World Health Organization (WHO) grading of astrocytic tumors is based on cellular features e.g., atypia, mitotic activity, endothelial proliferation, and necrosis, and predicts patient survival. Grade 2 tumors (median survival >5 yr) usually have cellular atypia, while grade 3 tumors (median survival ~3.5 yr) usually have both atypia and mitotic activity. However, the survival of grade 2 and 3 patients is heterogeneous, and there is no good marker to detect the atypical survivors. We hypothesized that DNA copy number would be a prognostic factor, and we used DNA microarrays to study 21 consensus grade 2 and 45 consensus grade 3 astrocytomas. Consensus was defined as diagnostic agreement among at least 4 of 6 neuropathologists. We performed Pearson’s correlation analyses to identify correlations among chromosomal aberrations, used cluster analysis to identify genetic groups, significance analysis of microarrays (SAM) to identify genetic differences between grades, and the Cox proportional hazards model to identify genetic markers associated with survival. Our analysis suggests that a) Copy number is correlated in grade 2 tumors between 1) chr 4 and chr’s 7, 9, 14, and 17; 2) chr 7, and chr’s 9, 14, and 17; and 3) chr’s 1 and X; and in grade 3 tumors between 1) chr’s 1 and 6; 2) chr’s 4 and 7/8; 3) chr’s 6 and 16/17; 4) chr’s 7 and 10; and 5) chr’s 9 and 15. b) Six of the poor survivors in grade 3 patients have chr.7 gain and/or chr.10 loss, a well known genetic marker for poor survivors in grade 4 patients. These cases formed a small subgroup within grade 3 patients by unsupervised cluster analysis. c) Losses of ~10Mb region on chr. 10q encompassing the PTEN gene and ~5Mb region on chr.13q22.2 were associated with poor survival. Kaplan Maier analysis suggests that PTEN loss segregates poor and better survivors more efficiently (0.0023) than tumor grade (p=0.0166). Furthermore, PTEN copy number loss was a far stronger independent prognostic marker for survival (p=0.0012) than age (p=0.0137) or tumor grade (p=0.0137) alone. This work was supported by NIH (NS42927 and CA85799), National Brain Tumor Foundation, and the Barrow Neurological Foundation.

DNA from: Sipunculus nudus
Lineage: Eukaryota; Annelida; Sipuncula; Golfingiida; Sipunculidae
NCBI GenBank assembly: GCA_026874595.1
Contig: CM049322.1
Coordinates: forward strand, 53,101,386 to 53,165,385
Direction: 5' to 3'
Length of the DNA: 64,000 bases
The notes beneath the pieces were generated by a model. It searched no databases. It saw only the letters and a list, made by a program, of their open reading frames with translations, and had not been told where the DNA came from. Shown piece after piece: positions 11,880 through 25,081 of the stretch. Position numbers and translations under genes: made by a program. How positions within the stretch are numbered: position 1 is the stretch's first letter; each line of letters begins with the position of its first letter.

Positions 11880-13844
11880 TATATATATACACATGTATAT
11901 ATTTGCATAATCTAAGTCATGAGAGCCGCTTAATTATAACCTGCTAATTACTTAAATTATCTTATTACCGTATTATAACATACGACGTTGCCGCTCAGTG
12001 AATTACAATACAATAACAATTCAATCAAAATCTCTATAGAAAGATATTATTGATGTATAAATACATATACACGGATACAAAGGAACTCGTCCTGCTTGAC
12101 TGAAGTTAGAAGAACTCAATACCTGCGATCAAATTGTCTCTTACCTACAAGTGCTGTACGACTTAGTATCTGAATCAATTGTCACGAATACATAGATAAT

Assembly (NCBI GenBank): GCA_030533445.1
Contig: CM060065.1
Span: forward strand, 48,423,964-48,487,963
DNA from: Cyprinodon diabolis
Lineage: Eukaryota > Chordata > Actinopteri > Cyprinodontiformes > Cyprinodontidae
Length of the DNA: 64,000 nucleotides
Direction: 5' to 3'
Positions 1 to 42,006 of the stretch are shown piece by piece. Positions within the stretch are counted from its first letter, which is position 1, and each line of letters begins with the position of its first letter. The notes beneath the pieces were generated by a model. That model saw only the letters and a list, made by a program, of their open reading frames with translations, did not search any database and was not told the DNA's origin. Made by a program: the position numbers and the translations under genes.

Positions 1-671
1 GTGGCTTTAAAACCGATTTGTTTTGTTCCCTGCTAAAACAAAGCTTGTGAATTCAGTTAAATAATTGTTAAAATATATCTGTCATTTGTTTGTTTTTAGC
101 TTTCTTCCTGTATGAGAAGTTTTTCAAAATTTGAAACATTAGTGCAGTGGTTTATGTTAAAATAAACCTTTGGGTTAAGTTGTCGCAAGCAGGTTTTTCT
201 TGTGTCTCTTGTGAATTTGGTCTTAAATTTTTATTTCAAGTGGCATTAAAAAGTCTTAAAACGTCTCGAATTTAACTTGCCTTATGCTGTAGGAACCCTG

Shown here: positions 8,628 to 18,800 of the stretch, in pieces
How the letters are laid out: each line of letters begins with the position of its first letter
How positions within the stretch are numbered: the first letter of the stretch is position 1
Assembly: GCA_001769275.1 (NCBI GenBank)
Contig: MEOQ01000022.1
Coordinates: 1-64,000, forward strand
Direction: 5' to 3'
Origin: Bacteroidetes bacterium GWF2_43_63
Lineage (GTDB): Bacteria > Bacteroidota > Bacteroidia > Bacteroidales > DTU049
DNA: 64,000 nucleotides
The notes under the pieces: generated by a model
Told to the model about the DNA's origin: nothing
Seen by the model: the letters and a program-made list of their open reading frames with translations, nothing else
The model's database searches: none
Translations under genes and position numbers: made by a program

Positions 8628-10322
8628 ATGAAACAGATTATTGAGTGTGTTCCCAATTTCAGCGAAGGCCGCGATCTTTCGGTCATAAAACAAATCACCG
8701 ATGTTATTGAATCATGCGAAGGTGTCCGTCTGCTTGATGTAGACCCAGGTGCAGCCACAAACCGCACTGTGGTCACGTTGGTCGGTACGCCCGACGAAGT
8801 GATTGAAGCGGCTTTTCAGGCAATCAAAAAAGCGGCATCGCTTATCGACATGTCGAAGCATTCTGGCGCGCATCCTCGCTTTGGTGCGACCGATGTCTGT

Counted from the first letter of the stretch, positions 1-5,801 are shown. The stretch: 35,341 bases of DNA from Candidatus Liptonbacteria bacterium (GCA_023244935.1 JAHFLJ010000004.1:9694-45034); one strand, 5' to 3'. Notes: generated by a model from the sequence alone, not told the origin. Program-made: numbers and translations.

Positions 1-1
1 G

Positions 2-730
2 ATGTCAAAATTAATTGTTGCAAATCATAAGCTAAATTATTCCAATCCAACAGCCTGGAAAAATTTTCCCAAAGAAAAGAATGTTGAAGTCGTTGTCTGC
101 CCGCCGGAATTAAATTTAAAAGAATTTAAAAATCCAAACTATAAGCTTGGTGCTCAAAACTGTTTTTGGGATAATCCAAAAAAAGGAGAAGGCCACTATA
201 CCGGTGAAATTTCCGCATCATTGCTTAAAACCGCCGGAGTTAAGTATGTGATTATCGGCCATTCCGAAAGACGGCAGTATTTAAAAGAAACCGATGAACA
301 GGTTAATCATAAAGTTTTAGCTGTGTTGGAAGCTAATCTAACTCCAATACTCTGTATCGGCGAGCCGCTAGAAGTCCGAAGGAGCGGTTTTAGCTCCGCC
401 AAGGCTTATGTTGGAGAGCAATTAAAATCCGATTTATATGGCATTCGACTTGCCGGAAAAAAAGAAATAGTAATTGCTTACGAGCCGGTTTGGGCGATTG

98th AACR Annual Meeting-- Apr 14-18, 2007; Los Angeles, CA